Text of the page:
The Stone-age Roots of the Basque Language.
Many linguists agree that the Basque language is the oldest in Europe and that its origins clearly date back to the Neolithic period. However, certain sources seem to indicate that their roots go even further back in time. An example that seems to support this hypothesis is the interesting collection of Basque words used to describe prehistoric work tools.
The building blocks of the Basque Language
Stone – ‘haitz’
In Basque, the word ‘haitz’ means stone and this word can be traced as the root of many words for work tools such as aizkora (axe), aizto (knife), aitzurra (hoe) and zulakaitz (chisel). Although the material to make these tools has changed over time, the names have not revealing, etymologically, a direct reference to their stone-age origins.
Water – ‘ura’
Another Basque word with ancient roots is the word ‘ura’. Today ‘ura’ means water but in the past it seems also to have meant ‘living matter’ as well. From the word ‘ura’ we have lur (earth), elur (snow), zur (wood), egurra (fire wood), haur (child), hezur (bone) and euri (rain).
Energy or light – ‘iz’
From the Basque word ‘iz’, which denotes the concept of energy or light, we get the words izar (star), izan (to be), izadi (nature), izaki (living being), izaera (personality or way of being), izorra (pregnant) and izotz (ice or cold energy). The use of such Basque vocabulary as the building blocks for other objects or concepts has led scientists to believe that a form of Basque was spoken by the inhabitants of the caves in Altamira, Ekain or Lascaux about 15 000 years ago. In the words of the famous Spanish Anthropologist, Julio Caro Baroja:
‘The origin of these people is that of their language which many believe goes back as far as Cro-Magnon man’. This idea is also supported by Professor Luigi Luca Cavalli Sforza of Stanford University.
The Origins of the word Iberia – is it also Basque?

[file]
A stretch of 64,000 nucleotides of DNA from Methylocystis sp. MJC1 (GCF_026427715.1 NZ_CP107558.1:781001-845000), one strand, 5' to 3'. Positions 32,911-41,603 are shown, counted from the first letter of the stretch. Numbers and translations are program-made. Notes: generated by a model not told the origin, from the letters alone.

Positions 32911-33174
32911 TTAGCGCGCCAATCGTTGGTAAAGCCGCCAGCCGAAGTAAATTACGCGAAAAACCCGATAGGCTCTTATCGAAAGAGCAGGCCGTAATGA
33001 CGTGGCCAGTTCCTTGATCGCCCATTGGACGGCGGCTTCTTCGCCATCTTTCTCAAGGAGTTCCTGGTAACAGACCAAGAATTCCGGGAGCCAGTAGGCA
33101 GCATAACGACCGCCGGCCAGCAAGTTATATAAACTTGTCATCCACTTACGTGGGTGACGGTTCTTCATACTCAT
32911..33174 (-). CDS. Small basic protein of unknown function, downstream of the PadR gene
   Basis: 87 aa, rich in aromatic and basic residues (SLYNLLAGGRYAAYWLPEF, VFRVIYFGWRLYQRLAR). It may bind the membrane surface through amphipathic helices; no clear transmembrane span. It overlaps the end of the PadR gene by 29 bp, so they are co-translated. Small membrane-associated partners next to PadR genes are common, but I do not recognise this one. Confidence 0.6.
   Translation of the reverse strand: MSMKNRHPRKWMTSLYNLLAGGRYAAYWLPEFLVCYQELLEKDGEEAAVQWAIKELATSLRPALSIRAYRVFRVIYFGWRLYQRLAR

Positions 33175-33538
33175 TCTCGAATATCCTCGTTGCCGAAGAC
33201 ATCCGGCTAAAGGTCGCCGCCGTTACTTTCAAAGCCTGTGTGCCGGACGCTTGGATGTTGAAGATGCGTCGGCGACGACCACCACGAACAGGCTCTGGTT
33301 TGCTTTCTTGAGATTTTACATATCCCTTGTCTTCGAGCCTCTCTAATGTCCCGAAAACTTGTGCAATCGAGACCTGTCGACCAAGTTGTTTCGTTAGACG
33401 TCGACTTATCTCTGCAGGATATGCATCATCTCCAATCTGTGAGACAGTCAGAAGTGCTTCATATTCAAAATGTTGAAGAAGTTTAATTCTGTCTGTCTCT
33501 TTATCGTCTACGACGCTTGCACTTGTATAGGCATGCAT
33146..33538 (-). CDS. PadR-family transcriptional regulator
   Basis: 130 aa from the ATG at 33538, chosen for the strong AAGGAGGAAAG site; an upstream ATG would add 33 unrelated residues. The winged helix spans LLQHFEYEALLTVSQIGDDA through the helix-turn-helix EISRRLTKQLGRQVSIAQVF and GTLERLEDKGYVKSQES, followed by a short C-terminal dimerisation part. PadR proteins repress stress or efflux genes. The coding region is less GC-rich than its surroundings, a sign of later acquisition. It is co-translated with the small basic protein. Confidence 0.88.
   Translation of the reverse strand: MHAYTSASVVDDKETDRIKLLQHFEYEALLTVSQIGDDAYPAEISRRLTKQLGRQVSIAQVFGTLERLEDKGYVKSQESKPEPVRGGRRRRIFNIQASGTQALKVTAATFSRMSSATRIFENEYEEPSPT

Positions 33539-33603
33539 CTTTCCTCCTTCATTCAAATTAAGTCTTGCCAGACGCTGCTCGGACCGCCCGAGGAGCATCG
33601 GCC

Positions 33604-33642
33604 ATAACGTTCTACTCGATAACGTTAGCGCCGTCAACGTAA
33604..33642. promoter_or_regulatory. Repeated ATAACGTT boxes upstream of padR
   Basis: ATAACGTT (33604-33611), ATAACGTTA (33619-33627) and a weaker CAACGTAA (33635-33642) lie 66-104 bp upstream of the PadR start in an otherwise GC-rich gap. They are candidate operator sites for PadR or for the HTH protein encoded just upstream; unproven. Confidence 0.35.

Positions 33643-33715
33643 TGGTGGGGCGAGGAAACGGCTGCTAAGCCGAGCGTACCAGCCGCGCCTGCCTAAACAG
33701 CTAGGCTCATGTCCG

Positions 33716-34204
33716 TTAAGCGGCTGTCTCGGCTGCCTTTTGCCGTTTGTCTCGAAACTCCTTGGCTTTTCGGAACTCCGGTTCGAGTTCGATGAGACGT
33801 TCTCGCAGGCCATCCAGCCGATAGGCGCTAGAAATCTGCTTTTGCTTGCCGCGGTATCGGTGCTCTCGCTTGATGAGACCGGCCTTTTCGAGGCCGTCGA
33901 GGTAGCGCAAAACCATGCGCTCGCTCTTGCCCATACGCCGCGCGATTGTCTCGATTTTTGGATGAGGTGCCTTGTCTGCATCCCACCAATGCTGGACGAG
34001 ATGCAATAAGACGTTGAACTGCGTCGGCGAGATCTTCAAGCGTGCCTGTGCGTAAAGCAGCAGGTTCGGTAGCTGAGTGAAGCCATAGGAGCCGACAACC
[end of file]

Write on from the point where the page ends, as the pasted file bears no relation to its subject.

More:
If modern day Basque appears to date back to the pre-historic language spoken in south western France and the north of the Iberian Peninsula, a question that naturally follows, is where exactly does the name ‘Iberia’ derive from? Is it also of Basque origin?
It seems that the word Iberia derives its name from the Ebro ( the second largest river in Spain). Is it just a coincidence that the word in Basque for river is ‘ibai’ – or that the word for fertile lowlands or flood plains is ‘ibar’? Throughout Europe we find a surprising number of river names which show a possible Basque origin too:
River – ‘ibai’ and flood plains – ‘ibar’
In Serbia and Montenegro we have the river Iban, in Hessen the river Ibra, in the south of Germany we have the rivers Ebrach and Eberbacha, in the Alps the river Ebersberg, and in Austria there is both a town and river called the Ybbs. In France we have the rivers Iverny, Ivergny, Yvre l’Évéque, Ebreon, Evrune, Ebersheim and Yvry-en-montagne. In the Basque Country (apart from the Ebro running through the south of Navarre) we have Ibarra, Ibarrola, Ibarrekolanda, Ibardin and Aranibar.
Valley – ‘haran’
Taking the Basque word ‘haran’ which means valley, we find Arundel in England, Arendal in Norway and Sweden. In Germany we find Arnach, Arnsberg, Arnstern and Ahrensburg. We also have the Valle de Aran in the province of Lleida in northern Spain. These similarities, which have been collected by the linguist, Theo Venneman from the University Ludwig-Maximillian, seems to suggest that the Basque language is the oldest language in Europe …that it was here when all other languages arrived.
The Basque Language – A heritage to be proud of
Although none of this research is all-conclusive I share Juan Goni’s feelings that we have a living treasure here in Navarra and the Basque Country, namely, the Basque language. Unfortunately, it has far too often become entangled with political tensions and cultural divides. We should put these differences aside and protect and nurture this jewel of our inheritance – we may all have much more in common than we think!
This article is based on an article written by Juan Goñi, fellow guide and lover of the breathtakingly beautiful Basque valleys of northern Navarra. His website is full of fascinating and well-documented information about the culture and nature of these parts and well worth visiting. He also runs inspiring tours in Bertiz Natural Park